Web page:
A small town on the banks of Lake Chapala in Jalisco has an unwelcome distinction: San Pedro Itzicán has the highest rate of kidney disease in the world, according to the United States Renal Data System.
Every family in the community of just over 5,000 residents knows at least one person with kidney disease, the newspaper Milenio said in a report published Monday.
Kidney problems have plagued residents of San Pedro and other towns in the municipality of Poncitlán for years and the majority of those afflicted have lost their lives to end-stage renal disease.
People aged five to 25 have been most affected by kidney disease, which has been linked to the presence of industrial pollution and pesticides in Lake Chapala and nearby rivers, and air pollution.
“This kidney damage doesn’t exist in the first or the second living generation but rather in the third, in other words, the grandchildren,” said Felipe Lozano Kastens, a public health research professor at the University of Guadalajara.
“This disease hadn’t been seen in the parents nor in the grandparents, it’s seen in this current generation,” he added.
The researcher acknowledged that people in Poncitlán have made use of the water in Lake Chapala for decades but contamination levels are much higher than they used to be. Lozano has tested blood and urine samples from residents during the past four years and discovered that many youngsters have high levels of pesticides and heavy metals such as mercury and tungsten in their systems.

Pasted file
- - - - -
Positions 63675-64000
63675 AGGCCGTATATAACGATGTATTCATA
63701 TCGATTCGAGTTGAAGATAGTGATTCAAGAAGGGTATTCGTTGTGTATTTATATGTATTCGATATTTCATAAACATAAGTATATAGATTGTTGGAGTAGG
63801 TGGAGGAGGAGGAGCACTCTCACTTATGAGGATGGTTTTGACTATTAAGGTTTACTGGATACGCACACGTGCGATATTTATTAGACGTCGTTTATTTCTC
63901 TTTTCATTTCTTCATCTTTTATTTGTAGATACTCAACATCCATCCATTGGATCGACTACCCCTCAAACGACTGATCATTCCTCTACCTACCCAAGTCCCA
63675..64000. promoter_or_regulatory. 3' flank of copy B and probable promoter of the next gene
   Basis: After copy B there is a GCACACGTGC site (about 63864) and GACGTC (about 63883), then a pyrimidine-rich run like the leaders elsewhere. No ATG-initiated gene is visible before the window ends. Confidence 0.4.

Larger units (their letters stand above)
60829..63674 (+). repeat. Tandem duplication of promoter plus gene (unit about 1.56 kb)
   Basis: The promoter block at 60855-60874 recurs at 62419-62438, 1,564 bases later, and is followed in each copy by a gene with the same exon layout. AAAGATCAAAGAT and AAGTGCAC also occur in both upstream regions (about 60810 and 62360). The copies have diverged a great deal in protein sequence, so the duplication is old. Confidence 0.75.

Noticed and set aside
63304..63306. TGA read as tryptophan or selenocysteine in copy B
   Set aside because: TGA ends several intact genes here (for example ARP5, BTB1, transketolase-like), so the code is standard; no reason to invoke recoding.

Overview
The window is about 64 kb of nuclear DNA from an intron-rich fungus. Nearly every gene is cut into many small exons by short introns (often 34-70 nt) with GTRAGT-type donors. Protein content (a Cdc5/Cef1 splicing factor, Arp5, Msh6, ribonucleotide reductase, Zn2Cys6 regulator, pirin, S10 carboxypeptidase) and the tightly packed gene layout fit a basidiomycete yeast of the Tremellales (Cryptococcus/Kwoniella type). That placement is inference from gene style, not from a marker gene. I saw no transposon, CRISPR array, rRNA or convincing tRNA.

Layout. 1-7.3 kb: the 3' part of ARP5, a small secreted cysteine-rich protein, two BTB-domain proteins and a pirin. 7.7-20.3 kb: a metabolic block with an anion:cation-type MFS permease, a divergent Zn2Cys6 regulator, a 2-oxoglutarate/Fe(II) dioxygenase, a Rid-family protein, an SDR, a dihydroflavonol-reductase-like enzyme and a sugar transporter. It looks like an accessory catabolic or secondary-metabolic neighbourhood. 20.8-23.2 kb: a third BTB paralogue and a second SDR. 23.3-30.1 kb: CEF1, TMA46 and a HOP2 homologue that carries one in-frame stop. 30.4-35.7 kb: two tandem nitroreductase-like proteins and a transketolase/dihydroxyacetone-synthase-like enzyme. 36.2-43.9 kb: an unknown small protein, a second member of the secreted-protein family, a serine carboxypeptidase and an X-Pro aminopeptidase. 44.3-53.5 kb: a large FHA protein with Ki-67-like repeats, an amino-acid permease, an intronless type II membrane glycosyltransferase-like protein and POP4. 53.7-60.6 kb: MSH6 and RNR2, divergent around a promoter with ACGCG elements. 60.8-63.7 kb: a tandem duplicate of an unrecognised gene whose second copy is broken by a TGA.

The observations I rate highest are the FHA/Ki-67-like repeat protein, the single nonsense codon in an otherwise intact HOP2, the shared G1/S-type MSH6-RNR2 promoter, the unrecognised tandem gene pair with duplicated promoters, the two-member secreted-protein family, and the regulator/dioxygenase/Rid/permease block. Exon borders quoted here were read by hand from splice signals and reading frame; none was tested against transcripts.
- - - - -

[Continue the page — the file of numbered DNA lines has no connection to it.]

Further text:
“They play in the water, wash clothes in the water, water chayotes with the water and . . . they keep pesticides inside their homes. Everyone has pesticides in their urine but they have” much higher levels, he said.
Environmentalist Enrique Lira told Milenio that the United States research company K Prime Inc. detected 10 heavy metals in Lake Chapala and water wells in the area. Asked why residents of Poncitlán suffer from kidney disease in greater numbers than people in other municipalities near the lake, he responded:
“There is contaminated water in the public network of 90 municipalities in Jalisco but Poncitlán is the worst. The second cause is the lack of wastewater treatment, there is [a problem] in the entire [Lake Chapala] basin but Poncitlán is the worst municipality.”
Lozano said that poverty in communities in Poncitlán is also a factor.
“Poverty is linked to a lot of diseases and these people seem [to be living in] Mexico of the 1950s. There is a lot of poverty and there are people who [only] eat twice a day, there are children who go to school without eating anything,” he said.
The researcher added that 60% of 70 children he examined in Poncitlán were suffering from malnutrition.
The condition can make children more vulnerable to kidney disease, said Héctor Enrique García Bejarano, head of the Department of Nephrology at the General Hospital of Western Jalisco.
One parent who lost a child to kidney disease is Aracely Solano, whose daughter died 17 years ago at the age of two. She told Milenio that the options to treat her daughter were limited because she was too young to receive dialysis.
“Even though she died 17 years ago, I’m not over it,” Solano said. “It’s not easy.”
Source: Milenio (sp)